Murkwood Conservation Lands
October 2, 2009
With free time on this Friday afternoon I thought I might get one more hike in. The Murkwood Conservation Area is nearby and has always been a favorite.
The site of a former farm, the area on the small 79 acrea penninsula off Route 6A in Sandwich has always been an attraction for birds and offers marsh views and views of Scorton Creek. The trailhead parking has been moved a little more than 100 yards down Route 6A toward West Barnstable just behind the sign. The new lot offers more parking.
The new trail takes you around behind a building and connects with where the former trail entered from Route 6A. The complete loop walk is just over a mile and I spent an hour on the trail. I chose to walk it in a counter clockwise loop.
Right away it was startling clear that work had been going on. The trail had been mechanically brushed out and was wide enough to drive a vehile down. There were scars on trees where clearing equipment had hit them.
This twisted pine tree shows a scar where it was hit by clearing equipment.
This bench overlooks the marsh and beyond toward Cape Cod Bay. It’s a nice place to sit and enjoy the view.
Although not recommended, it is possible at low tide to walk out to this small island in the marsh. There are no trails here and the brush is thick. However, there are small grassy areas under cover that make for ideal deer habitat.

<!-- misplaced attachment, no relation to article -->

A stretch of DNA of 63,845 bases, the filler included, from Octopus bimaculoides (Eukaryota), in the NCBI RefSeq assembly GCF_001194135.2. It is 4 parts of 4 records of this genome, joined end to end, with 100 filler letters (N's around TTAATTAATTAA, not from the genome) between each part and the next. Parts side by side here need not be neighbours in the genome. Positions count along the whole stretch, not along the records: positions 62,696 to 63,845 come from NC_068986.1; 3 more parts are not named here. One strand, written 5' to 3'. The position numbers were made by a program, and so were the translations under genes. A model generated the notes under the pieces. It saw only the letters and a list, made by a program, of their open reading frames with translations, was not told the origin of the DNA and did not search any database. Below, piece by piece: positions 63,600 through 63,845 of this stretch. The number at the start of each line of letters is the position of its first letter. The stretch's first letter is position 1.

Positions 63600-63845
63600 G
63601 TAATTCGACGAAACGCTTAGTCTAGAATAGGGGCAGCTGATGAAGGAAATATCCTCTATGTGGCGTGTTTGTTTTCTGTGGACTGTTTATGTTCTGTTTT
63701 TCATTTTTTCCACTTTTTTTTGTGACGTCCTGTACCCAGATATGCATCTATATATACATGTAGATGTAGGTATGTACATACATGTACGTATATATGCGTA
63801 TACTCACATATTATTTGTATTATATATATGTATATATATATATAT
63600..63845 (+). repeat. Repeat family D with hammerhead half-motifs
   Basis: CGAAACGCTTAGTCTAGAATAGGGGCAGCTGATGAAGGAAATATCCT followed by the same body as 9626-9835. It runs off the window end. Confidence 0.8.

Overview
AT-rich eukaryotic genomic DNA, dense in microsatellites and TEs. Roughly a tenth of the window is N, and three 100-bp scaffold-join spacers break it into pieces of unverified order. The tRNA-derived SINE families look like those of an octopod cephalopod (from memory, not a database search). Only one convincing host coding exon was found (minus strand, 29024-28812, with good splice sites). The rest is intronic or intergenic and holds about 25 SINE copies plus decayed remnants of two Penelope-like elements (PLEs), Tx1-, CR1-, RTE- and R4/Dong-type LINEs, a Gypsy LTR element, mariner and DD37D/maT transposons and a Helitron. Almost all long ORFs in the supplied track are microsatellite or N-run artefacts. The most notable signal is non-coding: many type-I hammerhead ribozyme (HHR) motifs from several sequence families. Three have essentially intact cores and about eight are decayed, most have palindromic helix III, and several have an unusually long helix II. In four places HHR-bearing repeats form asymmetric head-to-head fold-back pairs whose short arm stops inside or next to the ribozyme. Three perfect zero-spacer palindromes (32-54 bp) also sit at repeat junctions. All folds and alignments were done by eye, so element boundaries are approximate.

This large beam from a wharf is washed up near the bench. It is a good example of the power of the tide and probably left behind years ago in a storm.
The trail clearing stopped once it reach the bench and turned into the interior of the area. The old trail that continues the loop remains the same.
Like in many places along Cape Cod in the autumn, astors are plentiful.
Nature is reclaiming this area. A few years back this area under these tress was an open grassy spot. Today low brush has taken hold.
This footbridge shows how the trail on this side of the area has grown in.
This creek runs up to the marsh end.
I came across this small tidal pool on the other side of the trail. It rises at high tide.
Four of these old fence posts still stand from when the area was used for farming. There is still some rusted barbed wire strung between these two posts.
This footbridge brings you near the completion of the circut.
Just as the trail is about to complete the loop there is a brushed out road to the left. There are signs of cutting, so I took a walk to take a look.
Rounding a corner I came to these three blue pipes in the ground to the left.
A little further on is this well head which must be the reason for the road. This interior trail continues through coming out at the bench overlooking the marsh. Beyond the well there is no cutting and the trail resumes its natural course.
While the parking area is an improvement, I wonder why all the brushing and cutting? Unlike walks through this area in the past, there were few signs of birds. One of the benches that is just over the first footbridge along the marsh was broken on the ground. The second half of the loop is worth the trip.
The views and opinions in the Enterprise blogs are those of the author and are not neccessarily shared by Falmouth Publishing.